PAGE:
EY has become the second Big Four firm to sign HM Treasury’s Women in Finance Charter, which looks to promote gender diversity in the financial service industry.


Less than a month after PwC signed the charter, EY is the latest big organisation to pen its signature to the document, which HM Treasury believes will create a “gender balance in financial organisations”.

All businesses that have signed the charter have pledged to:

  • Support the progression of women into senior roles in the financial services sector by focusing on the executive pipeline and the mid-tier level
  • Recognise the diversity of the sector and that firms will have different starting points – each firm should therefore set its own targets and implement the right strategy for their organisation
  • Publicly report on progress to deliver against these internal targets to support the transparency and accountability needed to drive change

Tara Kengla, an EMEIA financial services partner at EY, said: “As a signatory to the charter, we join arms with other organisations to help build a more balanced industry for the future. We welcome the opportunity to share our own best practice and to learn from others to accelerate gender equity.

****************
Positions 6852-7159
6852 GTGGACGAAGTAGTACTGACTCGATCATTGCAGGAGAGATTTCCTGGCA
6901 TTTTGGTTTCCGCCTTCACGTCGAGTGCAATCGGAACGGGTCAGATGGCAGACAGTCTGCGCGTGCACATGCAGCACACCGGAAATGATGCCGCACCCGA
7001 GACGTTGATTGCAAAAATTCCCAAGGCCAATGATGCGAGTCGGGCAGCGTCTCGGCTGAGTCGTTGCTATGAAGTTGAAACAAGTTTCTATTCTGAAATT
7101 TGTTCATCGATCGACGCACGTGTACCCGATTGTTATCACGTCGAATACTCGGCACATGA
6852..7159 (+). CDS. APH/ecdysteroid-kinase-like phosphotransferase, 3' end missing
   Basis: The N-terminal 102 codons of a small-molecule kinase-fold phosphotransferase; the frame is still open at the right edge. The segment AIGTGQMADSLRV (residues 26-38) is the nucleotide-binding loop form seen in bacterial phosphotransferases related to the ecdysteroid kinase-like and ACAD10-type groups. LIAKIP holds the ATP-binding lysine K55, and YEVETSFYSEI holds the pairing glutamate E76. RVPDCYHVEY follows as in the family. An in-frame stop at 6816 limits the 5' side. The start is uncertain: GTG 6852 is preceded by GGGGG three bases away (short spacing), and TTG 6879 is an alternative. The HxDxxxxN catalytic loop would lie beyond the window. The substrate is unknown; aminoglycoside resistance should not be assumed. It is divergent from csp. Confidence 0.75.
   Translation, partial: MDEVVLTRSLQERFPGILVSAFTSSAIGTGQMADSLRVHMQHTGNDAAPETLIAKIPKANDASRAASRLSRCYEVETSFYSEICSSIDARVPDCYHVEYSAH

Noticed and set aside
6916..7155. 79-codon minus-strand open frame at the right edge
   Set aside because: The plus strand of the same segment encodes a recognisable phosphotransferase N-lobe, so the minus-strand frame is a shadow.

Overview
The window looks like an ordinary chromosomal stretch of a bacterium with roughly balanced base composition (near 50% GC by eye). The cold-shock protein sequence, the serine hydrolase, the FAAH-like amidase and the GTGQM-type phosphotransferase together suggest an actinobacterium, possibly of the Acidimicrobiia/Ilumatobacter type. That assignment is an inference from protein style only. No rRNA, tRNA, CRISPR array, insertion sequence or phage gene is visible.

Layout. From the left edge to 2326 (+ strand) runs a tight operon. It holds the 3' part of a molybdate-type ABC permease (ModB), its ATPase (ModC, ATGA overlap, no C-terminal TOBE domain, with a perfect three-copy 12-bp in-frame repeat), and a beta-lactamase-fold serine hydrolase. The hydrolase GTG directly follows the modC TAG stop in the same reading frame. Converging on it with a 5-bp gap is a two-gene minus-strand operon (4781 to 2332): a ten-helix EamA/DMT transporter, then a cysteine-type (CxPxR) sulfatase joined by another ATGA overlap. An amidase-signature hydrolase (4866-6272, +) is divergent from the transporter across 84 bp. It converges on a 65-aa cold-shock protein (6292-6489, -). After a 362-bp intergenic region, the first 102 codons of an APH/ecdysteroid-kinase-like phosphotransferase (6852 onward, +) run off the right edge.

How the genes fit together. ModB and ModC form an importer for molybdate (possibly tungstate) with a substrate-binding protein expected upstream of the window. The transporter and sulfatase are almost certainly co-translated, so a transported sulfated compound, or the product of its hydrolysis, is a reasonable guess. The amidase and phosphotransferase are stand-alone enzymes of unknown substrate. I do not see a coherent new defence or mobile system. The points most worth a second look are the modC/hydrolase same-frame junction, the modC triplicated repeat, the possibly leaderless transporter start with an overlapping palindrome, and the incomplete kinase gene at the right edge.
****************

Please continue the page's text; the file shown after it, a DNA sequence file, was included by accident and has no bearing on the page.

“Organisations that live and breathe diversity and inclusion know the positive impact it has on business performance; it delivers competitive advantage. Creating an inclusive environment where everyone can achieve their potential remains firmly front and centre of our business strategy.”

Announcing its signature, EY said it already employs a number of initiatives to help accelerate gender equity in the workplace, including rolling out “inclusive leadership training and enabling flexible working at every level of the organisation”.

Speaking to Accountancy Age, a spokesperson from fellow Big Four firm KPMG said that it has not “formally signed up to the charter, but we are very supportive of its aims.”

Melanie Richards, vice chair at KPMG, added: “We are very supportive of the charter’s call to set targets and publicly monitor and publish progress against these. We ourselves set detailed diversity targets in 2014, and are publishing yearly updates in our annual reports which are available to all on our website. There is no question that having target zones creates a different level of focus for leadership. By measuring the diversity of the business, we can improve our understanding of cause and effect, and apportion responsibility to management to drive change.”

In the aftermath of Brexit, PwC last week said that progress made towards greater female representation on company boards must continue in the face of uncertainty created by the EU referendum.

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